I've only just thought of it now, but a better analogy might be that of a sculptor sketching out what the finished statue is to look like and then using the same sketch to sculpt a few. Each one is a re-interpretation of the sketch, just like each print is a re-interpretation of the negative.

When I hand-print one of my limited edition images, I go back to the digital darkroom, to very early in the process and start from there, with each one taking three or four hours - maybe more - to go through the re-processing.

...anyway, back to the shot

The rock itself had a really interesting shape, with a "nipped-in" waist where it has succumbed to the waves. I tried making the shot from different positions, angles and heights and this was one of my favourites, largely catching the essence of its shape.

I liked the way the little flecks of darker slate on the lighter sand formed striations pointing out to the sea and also the way they lined up with the general direction of the rock, which also seemed to be pointing to the sea. In amongst all the other things to juggle in the composition, I wanted to make sure I caught that aspect.

I thought the little ripples and patterns in the slate flecks would give some balance and interest to the shot and it's turned out that way quite well, I reckon.

In the framing, I've nodded in the general direction of the rule of thirds, but not at the expense of the overall composition, I hope :)

Digital darkroom

I started off as usual from a RAW image out of my camera and, once in Photoshop, I straightened the squint horizon and removed a couple of small distracting pieces of seaweed.

I gave it the usual slight contrast adjustment and balanced out the levels before setting to with a bunch of dodging and burning on the rock. I wanted to sculpt and emphasise the depth and curve, its three-dimensionality. I also dodged the face to give some fill-in light, burning back the mid-tones a little to maintain area contrast.

Once again, I've used a soft-touch vignette to bring the viewer's eye into the centre, and to finish off I've sharpened it and given it my final contrast "pop" (by dint of a sneaky use of the unsharp mask).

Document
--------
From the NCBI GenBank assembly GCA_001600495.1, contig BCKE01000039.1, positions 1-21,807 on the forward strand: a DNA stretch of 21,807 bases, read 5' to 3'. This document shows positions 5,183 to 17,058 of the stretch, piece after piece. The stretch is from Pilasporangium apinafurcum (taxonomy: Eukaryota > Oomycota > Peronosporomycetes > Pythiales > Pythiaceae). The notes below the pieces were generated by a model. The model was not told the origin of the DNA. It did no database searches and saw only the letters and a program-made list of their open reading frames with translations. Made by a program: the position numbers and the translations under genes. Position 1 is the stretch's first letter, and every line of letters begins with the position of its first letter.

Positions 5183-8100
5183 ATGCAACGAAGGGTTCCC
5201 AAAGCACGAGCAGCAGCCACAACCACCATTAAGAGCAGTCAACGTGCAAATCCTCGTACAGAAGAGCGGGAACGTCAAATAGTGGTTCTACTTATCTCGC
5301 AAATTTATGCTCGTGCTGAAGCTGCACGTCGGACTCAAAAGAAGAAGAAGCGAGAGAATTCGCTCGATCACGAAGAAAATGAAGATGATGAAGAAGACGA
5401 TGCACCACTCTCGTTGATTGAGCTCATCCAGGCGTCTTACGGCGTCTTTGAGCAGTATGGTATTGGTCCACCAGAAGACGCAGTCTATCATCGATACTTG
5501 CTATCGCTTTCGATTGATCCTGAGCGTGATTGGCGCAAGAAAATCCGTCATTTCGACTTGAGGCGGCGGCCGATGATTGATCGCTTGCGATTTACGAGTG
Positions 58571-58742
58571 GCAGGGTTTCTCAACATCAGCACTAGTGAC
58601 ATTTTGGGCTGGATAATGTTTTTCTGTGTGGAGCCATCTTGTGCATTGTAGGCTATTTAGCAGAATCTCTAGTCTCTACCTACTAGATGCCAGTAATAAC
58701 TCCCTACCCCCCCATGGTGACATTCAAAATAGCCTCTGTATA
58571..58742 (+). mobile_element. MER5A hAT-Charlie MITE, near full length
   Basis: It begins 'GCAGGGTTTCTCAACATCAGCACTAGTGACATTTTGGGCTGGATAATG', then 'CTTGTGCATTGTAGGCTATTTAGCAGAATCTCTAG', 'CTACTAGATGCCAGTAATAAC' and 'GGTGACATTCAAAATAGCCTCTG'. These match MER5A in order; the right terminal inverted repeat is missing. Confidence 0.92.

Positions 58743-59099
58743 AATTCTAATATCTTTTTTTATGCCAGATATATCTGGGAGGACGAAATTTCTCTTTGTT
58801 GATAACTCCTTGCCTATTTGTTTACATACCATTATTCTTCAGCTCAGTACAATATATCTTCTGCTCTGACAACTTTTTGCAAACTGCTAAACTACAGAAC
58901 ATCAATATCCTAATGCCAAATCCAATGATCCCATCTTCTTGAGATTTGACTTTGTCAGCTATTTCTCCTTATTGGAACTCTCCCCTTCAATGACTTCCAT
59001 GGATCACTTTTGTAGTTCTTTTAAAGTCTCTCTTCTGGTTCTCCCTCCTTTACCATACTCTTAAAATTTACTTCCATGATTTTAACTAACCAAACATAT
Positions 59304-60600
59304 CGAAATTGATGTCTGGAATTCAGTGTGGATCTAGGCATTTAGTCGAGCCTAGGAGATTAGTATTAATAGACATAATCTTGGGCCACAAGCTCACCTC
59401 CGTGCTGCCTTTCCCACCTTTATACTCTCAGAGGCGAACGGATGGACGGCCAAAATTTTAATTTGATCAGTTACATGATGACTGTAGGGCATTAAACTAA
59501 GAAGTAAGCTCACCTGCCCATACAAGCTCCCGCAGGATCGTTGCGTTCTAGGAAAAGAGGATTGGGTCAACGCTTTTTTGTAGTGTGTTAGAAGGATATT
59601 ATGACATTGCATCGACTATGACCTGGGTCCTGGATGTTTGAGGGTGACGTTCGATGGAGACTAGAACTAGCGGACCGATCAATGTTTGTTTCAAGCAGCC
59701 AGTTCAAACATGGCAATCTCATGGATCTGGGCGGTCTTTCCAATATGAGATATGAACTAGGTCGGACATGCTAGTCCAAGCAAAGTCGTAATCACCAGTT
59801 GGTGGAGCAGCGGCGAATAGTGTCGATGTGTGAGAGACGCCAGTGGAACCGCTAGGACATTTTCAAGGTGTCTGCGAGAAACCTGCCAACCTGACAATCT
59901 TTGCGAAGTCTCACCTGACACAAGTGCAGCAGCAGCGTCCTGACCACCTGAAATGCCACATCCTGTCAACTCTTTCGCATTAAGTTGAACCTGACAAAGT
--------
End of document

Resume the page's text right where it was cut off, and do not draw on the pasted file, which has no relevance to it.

Ok me luvverlies, until next time... take care and have a great Christmas :)

comments / critique / feedback / tweets / buzzes always welcome :)

Saturday, 18 December 2010

Oooh, colour - a rare one from me!

A few weeks ago I was at Bantham beach with a friend. This is the first shot I've found the time to process - I hope you like it!

Bantham Beach

Bantham Rocks to Burgh Island

The shot

The light was changing from one moment to the next when I was taking this shot. That and with the advancing tide, it was touch and go for a while.

Wintry showers had eased off and as the sun lowered beneath the clouds, shafts of golden light were piercing the gathering dusk.

Trying to time the shafts of light with the waves, and at the same time making sure the hotel in the distance on Burgh Island was caught in the light was a bit of a game!

Patience, wet feet and taking lots of shots paid off quite nicely in the end, don't you think?

Digital darkroom

I've given the shot a subtle HDR treatment (yes that type of seaweed really is that green!) and a bit of dodging and burning on the rocks, both to sculpt them and to bring the scene nearer to what I experienced.

A gentle-touch vignette brings the viewer's eye in towards the centre and I've given it a little "pop" by enhancing the contrast

comments / critique / feedback / tweets / buzzes always welcome :)

Sunday, 12 December 2010

Lenses tutorial from Canon

A sponsored post all about the range of lenses from Canon and what they're for.

So you want to learn about lenses...

My mainstay is the EFS 17-85mm with image stabilizer. I keep it mounted on my 350D body at all times and on the occasions when I need a bit more "reach", I use my EFS 70-300mm, again with inbuilt image stabilizer.

Watch this video tutorial from Canon about their range of lenses, what they do and the benefits of each.

comments / critique / feedback / tweets / buzzes always welcome :)